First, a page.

Stop and Taste the Blueberries

By Lara Keough

Stop and Taste the Blueberries

Before this summer, I had memory of only three times in my life when I felt absolutely at peace. I mean that complete warming of the soul, a calming of every nerve, like the body and the mind are so connected to the moment that you just feel right as rain. Thinking back, I realize that at none of those times had I been free of burdens. In fact, it seemed that the contrary was true – it was always at a time of extraordinary stress that those moments occurred. And this summer was no different. So, I am left wondering, still wondering, what put me there in that place and in that purely tranquil frame of mind at such a time in my life.

The summer began with my son, Shaw, being shipped off to my in-laws in New England, and my husband, Michael, leaving for his new job three hours away. I was left with my textbooks and a home improvement list a mile long. We were putting our house on the market, planning to move away from our family, and we were not sure it would all work out for the best. It felt like a powerful tornado had picked us up and was violently throwing us in different directions and, when it finally stopped, we would be searching through the rubble for each other.

The weeks flew by. School would start in a couple of weeks, and the time had come to bring Shaw home. I had promised him I would drive up to get him and spend a few days letting him show me what he had been doing that summer. Time and money were tight, but disappointing him over this didn’t seem fair after he had been such a trooper about everything. I made the executive decision to drive up and spend a couple of days in Massachusetts where Shaw had spent the majority of the summer. Then, I would take Shaw, and a niece and nephew, to spend a couple of days in New Hampshire with my husband’s mother and stepfather, Grammy and Kracker. I could have devised a much simpler plan. But, I had selfish motives. I knew I needed to clear my head, get away from the house and actually put my face in the sun before the summer was over.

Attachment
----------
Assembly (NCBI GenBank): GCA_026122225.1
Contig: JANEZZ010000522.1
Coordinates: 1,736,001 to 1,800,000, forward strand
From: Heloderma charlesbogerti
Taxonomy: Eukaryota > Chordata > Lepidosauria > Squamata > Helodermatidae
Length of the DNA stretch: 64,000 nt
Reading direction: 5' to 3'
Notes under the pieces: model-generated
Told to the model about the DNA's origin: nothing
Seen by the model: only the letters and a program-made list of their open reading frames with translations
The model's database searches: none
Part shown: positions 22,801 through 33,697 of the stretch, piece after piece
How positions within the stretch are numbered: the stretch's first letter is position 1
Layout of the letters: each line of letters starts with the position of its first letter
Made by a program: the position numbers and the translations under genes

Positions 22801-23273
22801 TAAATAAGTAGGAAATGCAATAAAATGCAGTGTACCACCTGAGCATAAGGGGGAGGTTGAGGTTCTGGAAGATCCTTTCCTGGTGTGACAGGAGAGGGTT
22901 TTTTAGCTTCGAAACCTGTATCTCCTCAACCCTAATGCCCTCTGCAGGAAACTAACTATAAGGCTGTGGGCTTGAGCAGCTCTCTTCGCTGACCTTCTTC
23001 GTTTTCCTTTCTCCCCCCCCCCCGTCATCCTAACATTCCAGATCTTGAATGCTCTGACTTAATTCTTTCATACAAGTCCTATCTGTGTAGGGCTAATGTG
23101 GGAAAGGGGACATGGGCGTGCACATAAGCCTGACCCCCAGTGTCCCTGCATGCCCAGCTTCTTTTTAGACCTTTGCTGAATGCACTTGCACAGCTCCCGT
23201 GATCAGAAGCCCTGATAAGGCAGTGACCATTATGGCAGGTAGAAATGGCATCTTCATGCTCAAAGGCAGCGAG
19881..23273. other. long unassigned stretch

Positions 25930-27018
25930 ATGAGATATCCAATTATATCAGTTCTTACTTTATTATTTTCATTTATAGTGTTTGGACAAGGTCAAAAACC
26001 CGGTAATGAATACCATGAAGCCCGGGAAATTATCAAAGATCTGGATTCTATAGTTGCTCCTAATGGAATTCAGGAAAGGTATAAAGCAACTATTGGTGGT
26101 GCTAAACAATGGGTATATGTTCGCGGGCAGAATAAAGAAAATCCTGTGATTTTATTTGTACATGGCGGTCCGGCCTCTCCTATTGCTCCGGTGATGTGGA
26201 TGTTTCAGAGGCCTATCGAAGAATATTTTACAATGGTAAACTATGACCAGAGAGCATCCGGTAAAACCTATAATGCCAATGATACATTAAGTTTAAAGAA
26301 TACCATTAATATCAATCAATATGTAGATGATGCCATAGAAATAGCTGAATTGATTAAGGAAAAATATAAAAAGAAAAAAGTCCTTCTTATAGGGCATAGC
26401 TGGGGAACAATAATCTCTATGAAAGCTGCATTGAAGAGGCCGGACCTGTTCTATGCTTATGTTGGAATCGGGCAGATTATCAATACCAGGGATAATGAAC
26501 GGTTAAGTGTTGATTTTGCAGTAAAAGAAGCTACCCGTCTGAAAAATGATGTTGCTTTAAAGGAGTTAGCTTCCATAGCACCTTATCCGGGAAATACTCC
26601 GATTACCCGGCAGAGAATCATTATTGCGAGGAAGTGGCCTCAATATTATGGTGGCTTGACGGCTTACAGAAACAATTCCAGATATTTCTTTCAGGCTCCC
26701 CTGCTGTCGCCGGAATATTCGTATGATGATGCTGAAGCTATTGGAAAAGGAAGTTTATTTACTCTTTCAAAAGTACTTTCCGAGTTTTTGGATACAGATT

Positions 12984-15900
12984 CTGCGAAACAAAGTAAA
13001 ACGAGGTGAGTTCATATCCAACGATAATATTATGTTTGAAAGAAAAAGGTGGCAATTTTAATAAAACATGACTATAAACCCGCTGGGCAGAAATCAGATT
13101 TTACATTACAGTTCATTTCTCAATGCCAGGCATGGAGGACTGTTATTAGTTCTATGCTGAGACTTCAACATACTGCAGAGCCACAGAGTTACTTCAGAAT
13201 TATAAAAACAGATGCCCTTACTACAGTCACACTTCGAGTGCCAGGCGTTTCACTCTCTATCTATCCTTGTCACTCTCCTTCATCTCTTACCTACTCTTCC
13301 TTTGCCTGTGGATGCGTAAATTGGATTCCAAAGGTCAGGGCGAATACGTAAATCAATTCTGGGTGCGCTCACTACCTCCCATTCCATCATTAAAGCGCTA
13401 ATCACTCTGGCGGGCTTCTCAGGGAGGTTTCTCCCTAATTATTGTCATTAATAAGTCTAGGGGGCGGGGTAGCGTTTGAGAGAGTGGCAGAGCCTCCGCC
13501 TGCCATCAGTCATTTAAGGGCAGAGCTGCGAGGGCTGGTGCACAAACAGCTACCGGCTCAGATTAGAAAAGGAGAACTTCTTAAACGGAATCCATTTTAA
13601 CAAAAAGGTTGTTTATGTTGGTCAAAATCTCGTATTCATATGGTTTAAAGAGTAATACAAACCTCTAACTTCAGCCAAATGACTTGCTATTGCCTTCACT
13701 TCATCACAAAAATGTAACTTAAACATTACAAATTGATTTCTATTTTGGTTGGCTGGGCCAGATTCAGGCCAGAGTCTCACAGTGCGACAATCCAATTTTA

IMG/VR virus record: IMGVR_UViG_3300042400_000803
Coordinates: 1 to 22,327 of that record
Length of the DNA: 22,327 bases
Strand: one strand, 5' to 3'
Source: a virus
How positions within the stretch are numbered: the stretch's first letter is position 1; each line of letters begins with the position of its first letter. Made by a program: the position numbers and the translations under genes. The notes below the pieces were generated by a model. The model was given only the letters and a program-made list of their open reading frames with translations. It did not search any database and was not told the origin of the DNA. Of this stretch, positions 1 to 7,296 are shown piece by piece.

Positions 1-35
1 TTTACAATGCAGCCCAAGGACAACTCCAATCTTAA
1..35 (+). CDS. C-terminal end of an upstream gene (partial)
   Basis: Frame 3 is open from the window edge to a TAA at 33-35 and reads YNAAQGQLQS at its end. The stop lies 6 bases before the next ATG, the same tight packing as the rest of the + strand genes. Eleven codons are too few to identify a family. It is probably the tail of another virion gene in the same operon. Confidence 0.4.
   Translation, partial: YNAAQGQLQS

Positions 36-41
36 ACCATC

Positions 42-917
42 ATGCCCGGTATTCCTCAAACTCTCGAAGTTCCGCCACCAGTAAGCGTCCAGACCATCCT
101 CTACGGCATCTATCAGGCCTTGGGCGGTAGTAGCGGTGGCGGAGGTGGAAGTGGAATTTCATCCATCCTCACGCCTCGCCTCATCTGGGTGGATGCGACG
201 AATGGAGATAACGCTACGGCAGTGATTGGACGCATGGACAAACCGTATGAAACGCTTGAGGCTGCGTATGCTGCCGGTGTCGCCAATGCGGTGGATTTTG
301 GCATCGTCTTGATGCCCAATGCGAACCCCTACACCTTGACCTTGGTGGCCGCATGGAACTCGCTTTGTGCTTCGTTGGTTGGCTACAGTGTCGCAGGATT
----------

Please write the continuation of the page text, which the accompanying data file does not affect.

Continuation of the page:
The weather was warm and sunny as I headed to Pleasant Pond in Francestown, New Hampshire, with Shaw, a niece and nephew and layers of snorkeling gear, life jackets and overnight gear. Shaw was beyond excited to be the tour guide on a trip that neither I nor these two cousins had ever made. The sunshine, the sights, the newness of it all was sparking some deep inner happiness in me, like an old friend you haven’t seen in a while and forgot to miss.

Almost there and surrounded by wilderness, Shaw pointed out the hand-painted wooden signs nailed to tall hemlocks, marking the entrances to various “camps.” The term (perhaps synonymous with “arrogantly shabby”) was used by New Englanders to identify their summer/ vacation houses.

“This is it! Turn here!” Shaw shouted. The kids hung out the windows and hooted and cheered all the way down the hill where Grammy and Kracker stood, waving and cheering back.

Their camp was an old school-house that I later learned had been pulled to the waterside 104 years ago by a team of oxen. It stood large and welcoming in the bright sunshine that dappled the most amazing backdrop of water, forest and mountainside. A small dock behind the house held three one-man kayaks. I could not wait to get in one and row, row, row.